Second, when I look closely onto the politics in my country I can actually say it hasn’t changed much during the last couple of years. I feel sorry for all these people, they get killed, and they’re people that are not involved in politics, that have no power. They don’t have the things politicians have which is kind of absurd. You chose someone to protect you and in the end you die because of so many things that have nothing to do with you. The other thing about politics is that it never ends. You always have arguments and they always go into all directions.
But you have the discussions anyway, right?
When I find myself within a political argument I try to take a step out of it because I feel a bit lost in it. I’m not such a political man and I don’t know much about politics, so it’s a bit complicated. Because even if I’d want to take a side and part I realized that I’d have to learn another ten years to understand all conflicts in this world. One thing leads to another and one thing affects another. It’s like the song I wrote – Maze, it’s from the second album. It’s a rock song and not characterizing my music, my vibe on this album, but anyway. The lyrics start with: It’s a never-out-maze. It never ends. And there is not just one solution.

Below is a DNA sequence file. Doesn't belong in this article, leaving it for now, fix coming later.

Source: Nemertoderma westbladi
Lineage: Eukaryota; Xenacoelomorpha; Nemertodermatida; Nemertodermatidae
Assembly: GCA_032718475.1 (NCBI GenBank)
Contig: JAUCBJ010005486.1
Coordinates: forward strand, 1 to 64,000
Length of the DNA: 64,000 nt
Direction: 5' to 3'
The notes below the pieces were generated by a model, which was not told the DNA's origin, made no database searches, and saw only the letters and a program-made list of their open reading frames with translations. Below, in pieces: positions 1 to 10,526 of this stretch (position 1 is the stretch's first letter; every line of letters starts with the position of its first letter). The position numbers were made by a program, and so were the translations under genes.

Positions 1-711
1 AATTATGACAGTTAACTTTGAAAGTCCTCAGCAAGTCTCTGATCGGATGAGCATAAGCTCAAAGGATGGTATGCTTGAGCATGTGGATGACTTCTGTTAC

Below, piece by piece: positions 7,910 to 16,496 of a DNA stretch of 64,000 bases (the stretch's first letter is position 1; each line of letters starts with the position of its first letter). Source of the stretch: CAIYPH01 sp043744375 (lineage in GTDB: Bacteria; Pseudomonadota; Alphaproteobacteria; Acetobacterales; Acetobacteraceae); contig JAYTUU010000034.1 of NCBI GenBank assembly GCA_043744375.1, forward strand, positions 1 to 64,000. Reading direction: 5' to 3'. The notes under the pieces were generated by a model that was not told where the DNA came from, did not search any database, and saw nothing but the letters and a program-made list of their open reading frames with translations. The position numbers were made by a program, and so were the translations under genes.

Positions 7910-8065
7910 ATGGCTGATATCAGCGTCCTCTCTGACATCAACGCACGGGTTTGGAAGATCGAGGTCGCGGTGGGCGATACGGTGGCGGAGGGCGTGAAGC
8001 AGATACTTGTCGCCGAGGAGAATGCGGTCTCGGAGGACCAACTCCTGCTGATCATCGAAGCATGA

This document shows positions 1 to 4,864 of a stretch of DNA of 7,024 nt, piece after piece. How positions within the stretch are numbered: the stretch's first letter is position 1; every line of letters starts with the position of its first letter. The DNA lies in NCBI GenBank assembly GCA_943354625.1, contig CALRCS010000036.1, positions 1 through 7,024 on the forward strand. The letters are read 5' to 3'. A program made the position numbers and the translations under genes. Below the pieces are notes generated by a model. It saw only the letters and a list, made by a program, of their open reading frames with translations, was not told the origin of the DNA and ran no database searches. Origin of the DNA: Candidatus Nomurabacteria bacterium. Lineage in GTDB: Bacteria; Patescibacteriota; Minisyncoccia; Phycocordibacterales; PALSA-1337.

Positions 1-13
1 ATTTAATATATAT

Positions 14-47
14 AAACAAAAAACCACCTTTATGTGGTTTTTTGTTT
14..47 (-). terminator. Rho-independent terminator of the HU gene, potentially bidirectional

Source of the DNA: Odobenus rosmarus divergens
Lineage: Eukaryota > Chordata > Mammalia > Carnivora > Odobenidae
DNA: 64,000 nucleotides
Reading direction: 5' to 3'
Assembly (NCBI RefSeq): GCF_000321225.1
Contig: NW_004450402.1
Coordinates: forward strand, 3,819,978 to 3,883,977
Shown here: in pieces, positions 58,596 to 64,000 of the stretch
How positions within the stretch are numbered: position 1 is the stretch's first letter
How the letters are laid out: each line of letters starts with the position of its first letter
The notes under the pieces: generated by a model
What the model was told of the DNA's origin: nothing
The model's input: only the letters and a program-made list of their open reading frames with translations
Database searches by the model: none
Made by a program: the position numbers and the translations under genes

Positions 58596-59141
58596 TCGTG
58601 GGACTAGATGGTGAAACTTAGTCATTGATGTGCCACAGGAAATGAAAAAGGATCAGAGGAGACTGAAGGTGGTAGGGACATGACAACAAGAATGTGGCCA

So what needs to happen?
I don’t know what needs to happen that the world would start to be a better place right after a few years. Right now, I don’t see any future in which people don’t fight each other or in which people don’t get cheated by their governments, I don’t see it. That’s the nature of human beings.
That’s not really optimistic, is it?
No, it’s not. But the only optimistic thing that I can say is that people who fight for freedom and fight for right – it also never ends, it’s even increasing. Something is happening all the time. There’s a fight between good and bad, if I’d put it in a very naive way. But I don’t think that it will ever have an end. Unfortunately.
Do you think, you as a singer and songwriter – or anybody who’s doing music – have a certain responsibility to put a political vibe into your music?